How to Expect What You’re Not Expecting

Stories of Pregnancy, Parenthood, and Loss

Foreword by: Kim Jernigan
ISBN 9781771510219
Softcover | Publication Date: September 17, 2013
Book Dimensions: 5.5 in x 7.5 in
256 Pages

About the Book

Winner of the Bronze Medal in the Parenting category at the 2015 Independent Publisher (IPPY) Book Awards

One size fits all does not apply to pregnancy and childbirth. Each one is different, unique, and comes with its share of pleasure and pain. But how does one prepare for an unexpected loss of a pregnancy or hoped-for baby? In How to Expect What You’re Not Expecting, writers share their true stories of miscarriage, stillbirth, infertility, and other, related losses. This literary anthology picks up where some pregnancy books end and offers diverse, honest, and moving essays that can prepare and guide women and their families for when the unforeseen happens.

Contributors include Chris Arthur, Kim Aubrey, Janet Baker, Yvonne Blomer, Jennifer Bowering Delisle, Kevin Bray, Erika Connor, Sadiqa de Meijer, Jessica Hiemstra, Fiona Tinwei Lam, Lisa Martin-DeMoor, Lorri Neilsen Glenn, Susan Olding, Laura Rock, Gail Marlene Schwartz, Maureen Scott Harris, Carrie Snyder, Cathy Stonehouse, and Chris Tarry.

The fourth book in a loosely linked series of anthologies about the twenty-first-century family, How to Expect What You’re Not Expecting follows Somebody’s Child, Nobody’s Mother, and Nobody’s Father, essay collections about adoption and childless adults. Together, these four books challenge readers to re-examine traditional definitions of the concept of “family.”

About the Author(s)

Jessica Hiemstra is an author and poet who is widely published in literary journals. She was the winner of the Malahat Review's 2010 Open Season Award for Non-Fiction, a finalist for the 2010 Winston Collins/Descant Prize for Best Canadian Poem, and the winner of the 2009 Vancouver International Writers and Readers Festival poetry award.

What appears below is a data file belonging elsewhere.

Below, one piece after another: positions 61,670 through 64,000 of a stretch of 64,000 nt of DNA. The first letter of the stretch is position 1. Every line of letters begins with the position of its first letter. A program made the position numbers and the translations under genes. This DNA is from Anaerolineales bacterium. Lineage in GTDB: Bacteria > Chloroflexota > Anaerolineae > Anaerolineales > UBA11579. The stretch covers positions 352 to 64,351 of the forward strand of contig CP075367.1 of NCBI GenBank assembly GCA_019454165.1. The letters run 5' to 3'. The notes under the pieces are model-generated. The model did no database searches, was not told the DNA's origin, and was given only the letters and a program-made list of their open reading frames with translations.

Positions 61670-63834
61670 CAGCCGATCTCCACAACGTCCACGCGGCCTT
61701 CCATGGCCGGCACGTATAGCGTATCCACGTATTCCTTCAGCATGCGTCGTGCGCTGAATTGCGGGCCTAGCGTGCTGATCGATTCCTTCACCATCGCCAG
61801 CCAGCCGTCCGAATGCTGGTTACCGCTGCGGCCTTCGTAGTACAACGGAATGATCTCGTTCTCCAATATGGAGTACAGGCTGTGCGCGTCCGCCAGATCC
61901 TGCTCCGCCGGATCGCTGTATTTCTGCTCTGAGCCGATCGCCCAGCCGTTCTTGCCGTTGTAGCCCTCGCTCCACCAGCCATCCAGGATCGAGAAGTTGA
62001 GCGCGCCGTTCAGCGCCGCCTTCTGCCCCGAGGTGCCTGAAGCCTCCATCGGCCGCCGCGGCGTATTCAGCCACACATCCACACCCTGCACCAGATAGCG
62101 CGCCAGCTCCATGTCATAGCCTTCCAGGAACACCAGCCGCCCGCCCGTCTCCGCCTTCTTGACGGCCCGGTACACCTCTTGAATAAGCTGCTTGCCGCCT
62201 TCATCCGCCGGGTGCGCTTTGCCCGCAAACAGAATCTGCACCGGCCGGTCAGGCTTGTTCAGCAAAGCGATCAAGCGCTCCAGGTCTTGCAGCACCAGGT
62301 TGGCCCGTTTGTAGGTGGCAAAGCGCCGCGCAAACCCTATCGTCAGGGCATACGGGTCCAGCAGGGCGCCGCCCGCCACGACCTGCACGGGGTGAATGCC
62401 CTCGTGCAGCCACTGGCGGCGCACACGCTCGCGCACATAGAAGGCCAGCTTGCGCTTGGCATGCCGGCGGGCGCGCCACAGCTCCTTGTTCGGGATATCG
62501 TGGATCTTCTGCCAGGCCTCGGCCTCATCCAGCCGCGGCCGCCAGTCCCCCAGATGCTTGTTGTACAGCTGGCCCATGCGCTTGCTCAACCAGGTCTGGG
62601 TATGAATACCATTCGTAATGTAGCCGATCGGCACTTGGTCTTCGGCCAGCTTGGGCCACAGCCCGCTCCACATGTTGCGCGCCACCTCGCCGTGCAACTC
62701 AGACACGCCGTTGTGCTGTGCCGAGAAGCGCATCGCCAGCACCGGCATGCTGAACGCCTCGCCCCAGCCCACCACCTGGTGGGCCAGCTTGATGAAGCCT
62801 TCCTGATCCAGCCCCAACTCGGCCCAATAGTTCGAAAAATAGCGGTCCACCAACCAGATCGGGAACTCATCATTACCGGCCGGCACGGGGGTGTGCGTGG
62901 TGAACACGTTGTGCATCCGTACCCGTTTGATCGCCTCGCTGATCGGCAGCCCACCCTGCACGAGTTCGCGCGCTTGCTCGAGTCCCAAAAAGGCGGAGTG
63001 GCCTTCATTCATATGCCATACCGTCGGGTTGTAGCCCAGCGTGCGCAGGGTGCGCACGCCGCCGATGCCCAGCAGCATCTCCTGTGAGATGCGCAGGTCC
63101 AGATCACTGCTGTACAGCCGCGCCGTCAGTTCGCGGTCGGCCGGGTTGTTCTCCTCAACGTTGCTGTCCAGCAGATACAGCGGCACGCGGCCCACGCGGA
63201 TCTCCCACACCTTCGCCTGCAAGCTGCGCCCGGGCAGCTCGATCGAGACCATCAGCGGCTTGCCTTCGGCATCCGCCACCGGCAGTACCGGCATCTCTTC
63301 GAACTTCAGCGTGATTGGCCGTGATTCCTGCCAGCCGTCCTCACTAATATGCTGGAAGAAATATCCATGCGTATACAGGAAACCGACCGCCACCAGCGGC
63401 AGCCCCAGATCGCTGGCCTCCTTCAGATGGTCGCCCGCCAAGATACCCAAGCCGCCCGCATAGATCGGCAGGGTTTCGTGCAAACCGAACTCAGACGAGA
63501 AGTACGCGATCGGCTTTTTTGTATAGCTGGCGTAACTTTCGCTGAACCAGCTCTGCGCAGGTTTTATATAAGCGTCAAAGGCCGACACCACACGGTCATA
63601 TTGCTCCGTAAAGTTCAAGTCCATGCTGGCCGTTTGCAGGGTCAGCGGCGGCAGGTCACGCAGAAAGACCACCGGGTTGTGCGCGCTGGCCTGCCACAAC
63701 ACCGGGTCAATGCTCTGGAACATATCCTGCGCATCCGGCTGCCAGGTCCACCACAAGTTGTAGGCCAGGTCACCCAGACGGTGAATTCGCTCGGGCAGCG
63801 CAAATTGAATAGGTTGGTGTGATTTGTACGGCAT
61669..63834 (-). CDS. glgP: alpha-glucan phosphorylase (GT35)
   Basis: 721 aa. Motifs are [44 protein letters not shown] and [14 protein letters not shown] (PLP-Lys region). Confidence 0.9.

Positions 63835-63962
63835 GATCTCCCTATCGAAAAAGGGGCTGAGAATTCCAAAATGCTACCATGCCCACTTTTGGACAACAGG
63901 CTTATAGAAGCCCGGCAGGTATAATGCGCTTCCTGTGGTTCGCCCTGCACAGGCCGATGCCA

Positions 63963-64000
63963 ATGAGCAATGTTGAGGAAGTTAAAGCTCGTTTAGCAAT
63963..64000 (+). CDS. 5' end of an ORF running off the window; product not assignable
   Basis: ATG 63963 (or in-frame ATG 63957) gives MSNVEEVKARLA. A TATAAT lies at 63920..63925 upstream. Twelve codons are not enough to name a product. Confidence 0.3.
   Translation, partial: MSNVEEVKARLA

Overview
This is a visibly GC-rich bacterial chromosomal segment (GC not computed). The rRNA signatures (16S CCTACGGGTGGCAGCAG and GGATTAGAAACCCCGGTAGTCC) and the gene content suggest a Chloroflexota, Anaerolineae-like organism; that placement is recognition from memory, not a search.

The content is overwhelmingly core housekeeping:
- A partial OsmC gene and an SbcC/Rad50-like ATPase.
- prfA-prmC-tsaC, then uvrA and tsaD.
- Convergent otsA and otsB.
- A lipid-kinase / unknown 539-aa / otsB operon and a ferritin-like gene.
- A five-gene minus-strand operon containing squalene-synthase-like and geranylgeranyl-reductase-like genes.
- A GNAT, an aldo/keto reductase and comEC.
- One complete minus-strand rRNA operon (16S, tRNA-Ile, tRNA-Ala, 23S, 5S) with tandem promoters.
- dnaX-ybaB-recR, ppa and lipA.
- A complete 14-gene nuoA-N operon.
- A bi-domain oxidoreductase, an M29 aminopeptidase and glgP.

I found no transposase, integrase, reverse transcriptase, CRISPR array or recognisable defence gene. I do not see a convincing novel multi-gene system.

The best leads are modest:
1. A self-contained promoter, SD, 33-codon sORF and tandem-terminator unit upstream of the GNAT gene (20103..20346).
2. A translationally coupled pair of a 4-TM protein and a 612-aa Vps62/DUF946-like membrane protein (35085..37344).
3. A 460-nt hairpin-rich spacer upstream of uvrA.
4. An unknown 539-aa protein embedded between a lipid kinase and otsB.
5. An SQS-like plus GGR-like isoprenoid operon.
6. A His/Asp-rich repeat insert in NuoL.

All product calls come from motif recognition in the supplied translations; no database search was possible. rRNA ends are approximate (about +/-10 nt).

Kim Jernigan studied American literature at Bryn Mawr College in the United States and Canadian literature at the University of Waterloo in Canada, where she has devoted thirty-plus years to editing The New Quarterly, a magazine of contemporary Canadian poetry, fiction, and essays.

Lisa Martin-DeMoor's poems have appeared in a number of journals and anthologies, including The Malahat Review, The Fiddlehead, Grain, and Edmonton on Location: River City Chronicles (NeWest, 2005). Her essay "A Container of Light" was awarded the silver medal in Personal Journalism at the 2012 National Magazine Awards. Lisa lives in Edmonton, where she teaches English and creative writing at Concordia University College of Alberta. One Crow Sorrow is her first full-length collection of poetry. Please visit Lisa online at writerinresidence.ca.

Reviews

“The essays in this collection endeavour to depict our very human vulnerability to loss, as well as our open-ended capacity to love.” —The Tyee

“Together, these pieces try to capture the full spectrum of loss, in the process articulating an experience that’s too often overwhelming, isolating and demoralizing.” —The Edmonton Journal

“The essays are smartly stitched together, from difficult prenatal experiences to unwanted birth outcomes and finally to the authors’ attempts to mend their pasts and move forward despite losses, heartbreak and disabilities and a dearth of bouncing-baby happiness.” —Alberta Views

“Becoming, and staying, pregnant is difficult. So is being a parent. Finding a book about these things, however, is not. How–to manuals are copious, but honest stories of loss and grief are rare . . . How To Expect What You’re Not Expecting brims with sadness, but it also acts as a container of light, helping us to see each other a bit better across unthinkable darkness.” —Telegraph Journal

“These are personal stories of anticipation and hopefulness, fear and grief, joy and beauty. Anyone will find something to identify with in these stories.” —The Banner

“This collection … is not just about loss. It is about resilience, hope, courage and determination … [these stories] demonstrate the complex web of emotions we are forced to navigate when it comes to intensely confronting experiences of loss. After reading the collection of essays we are reminded that while no two experiences are ever the same, we as humans are all subject to, and will inevitably experience, the turmoil, rawness, and reality of grief and loss in one form or another.” —Journal of Motherhood Initiative